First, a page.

Since the inauguration of President Muhammadu Buhari, barely one week ago, specifically May 29, 2015, Borno State, particularly Maiduguri, the state capital, has witnessed sustained attacks by insurgents. Buhari had said at the inauguration that the nation’s military command was being moved to Borno, the hotbed of Boko Haram, to end the insurgency.
But barely 24 hours after the swearing-in of the new administration, Boko Haram launched the first invasion. The May 30 attack came at about 12:30am when residents were asleep. The insurgents reportedly drove in a convoy of vehicles and motorcycles laden with Improvised Explosive Devices (IEDs), rocket grenades and anti-aircraft guns.
They entered Malari village, killed 15 residents and wounded 19 others in Bulunkutu Tsaleke, Gomari and Ajilari wards.
The killings, according to Ibrahim Yakubu of Civilian Joint Task Force (CJTF), were caused by the insurgents’ sporadic gunshots, explosions and shelling on the wards that commenced from 12.35-2.45am that Saturday. “We were shocked about how these areas were targeted by Boko Haram last night. Among those killed were five children and two women sleeping in the open because of heat in their houses,” said Yakubu.
He said the insurgents, after entering Malari through the northeast flank of Sambisa forest on dirt road, crossed River Ngadabul to launch their attacks on the communities. “The militants could not enter Maiduguri metropolis because of the trenches we dug that made their vehicles to get stuck. But they wreaked havoc on lives and property in the affected communities”, said the vigilante youth.
“The extent of damage to lives and property could have been much higher if the Boko Haram gunmen had crossed the trenches”. Confirming the incident in Maiduguri, a source close to Borno Police Command said some residents of Gomari, Bulunkutu Tsaleke and Ajilari wards of Malari were killed in the attacks. “We are still collating the fatalities in the attacks, but 19 people have been hospitalized for injuries they sustained from gunshots and artillery fire that lasted over two hours in western part of Maiduguri metropolis,” said the source.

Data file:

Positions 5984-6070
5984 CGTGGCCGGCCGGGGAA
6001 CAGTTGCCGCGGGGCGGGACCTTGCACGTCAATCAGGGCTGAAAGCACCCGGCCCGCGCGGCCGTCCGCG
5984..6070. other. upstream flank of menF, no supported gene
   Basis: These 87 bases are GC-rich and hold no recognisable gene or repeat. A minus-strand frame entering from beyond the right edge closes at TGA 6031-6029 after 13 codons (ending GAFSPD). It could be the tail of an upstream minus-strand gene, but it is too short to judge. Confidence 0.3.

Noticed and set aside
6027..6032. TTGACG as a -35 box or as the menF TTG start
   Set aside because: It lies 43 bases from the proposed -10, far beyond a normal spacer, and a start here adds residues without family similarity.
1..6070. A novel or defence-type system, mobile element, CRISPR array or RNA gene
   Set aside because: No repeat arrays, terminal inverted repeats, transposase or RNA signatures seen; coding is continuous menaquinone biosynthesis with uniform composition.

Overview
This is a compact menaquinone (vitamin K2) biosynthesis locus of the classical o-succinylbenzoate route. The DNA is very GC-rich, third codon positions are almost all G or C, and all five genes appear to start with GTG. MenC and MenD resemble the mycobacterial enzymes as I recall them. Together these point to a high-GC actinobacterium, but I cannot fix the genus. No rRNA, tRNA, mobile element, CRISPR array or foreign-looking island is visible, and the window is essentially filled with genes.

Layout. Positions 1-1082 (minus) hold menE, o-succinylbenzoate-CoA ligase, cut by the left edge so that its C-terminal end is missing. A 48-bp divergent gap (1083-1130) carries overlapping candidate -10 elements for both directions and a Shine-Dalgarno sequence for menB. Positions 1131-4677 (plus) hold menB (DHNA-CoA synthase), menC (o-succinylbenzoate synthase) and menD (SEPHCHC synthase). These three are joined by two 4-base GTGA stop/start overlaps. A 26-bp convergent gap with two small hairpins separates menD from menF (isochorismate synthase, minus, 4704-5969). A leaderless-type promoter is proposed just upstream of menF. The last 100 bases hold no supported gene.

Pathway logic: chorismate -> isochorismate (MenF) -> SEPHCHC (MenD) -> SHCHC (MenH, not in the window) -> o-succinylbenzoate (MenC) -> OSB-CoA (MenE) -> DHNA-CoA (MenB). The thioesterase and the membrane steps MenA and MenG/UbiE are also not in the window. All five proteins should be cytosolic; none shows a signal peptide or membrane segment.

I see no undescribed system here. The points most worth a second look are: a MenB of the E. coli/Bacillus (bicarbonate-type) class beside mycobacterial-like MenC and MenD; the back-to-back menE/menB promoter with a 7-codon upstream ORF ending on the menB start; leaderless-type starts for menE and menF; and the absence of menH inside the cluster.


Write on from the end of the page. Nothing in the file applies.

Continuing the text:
Later that Saturday, a suicide bomber sneaked into a mosque along Ali Kotoko Road, near Maiduguri Monday Market leaving 26 dead and 28 critically injured. A security source who assisted in the evacuation of victims said the incident took place at about 3:45pm when Muslim faithful gathered to perform their La,asar prayers.
“A bomb blast exploded at the Adam Kolo Central Mosque along Ali Kotoko Road of Maiduguri Monday Market (MMM) during an afternoon prayer, and killed 26 people with about 28 critically injured on Saturday”, said Mallam Abba Shukura who was among those evacuating the victims. “I can confirm to you that many people in the mosque were killed or injured.”
The mosque explosion, according to Modu Fugu of Civilian Joint Task Force (CJTF), occurred when the prayer session was about to commence at about 3.25pm with dozens of people in the mosque. “We were terrified by the loud explosion that rocked the mosque near the bicycle sellers market and other shops. Worshippers fled to safety. But many were killed or injured,” Fugu stated.
Hamidu Isa, a shop owner near the mosque, told our correspondent that an IED had been hidden in a corner of the mosque in the morning before the suicide bomber came to detonate it at about 3.30pm”. Borno Police Command confirmed the mosque blast.
Boko Haram gunmen, same day, attacked Fika and Ngalda in Yobe State; and torched several public buildings, telecom masts, houses and shops, before fleeing into Sambisa Forest. The insurgents, according to a resident, Mainasara Ali, looted several shops and barns of grains. Fika and Ngalda are farming and herding communities, and 155 kilometres and 176 kilometres respectively southwest of Damaturu, the state capital.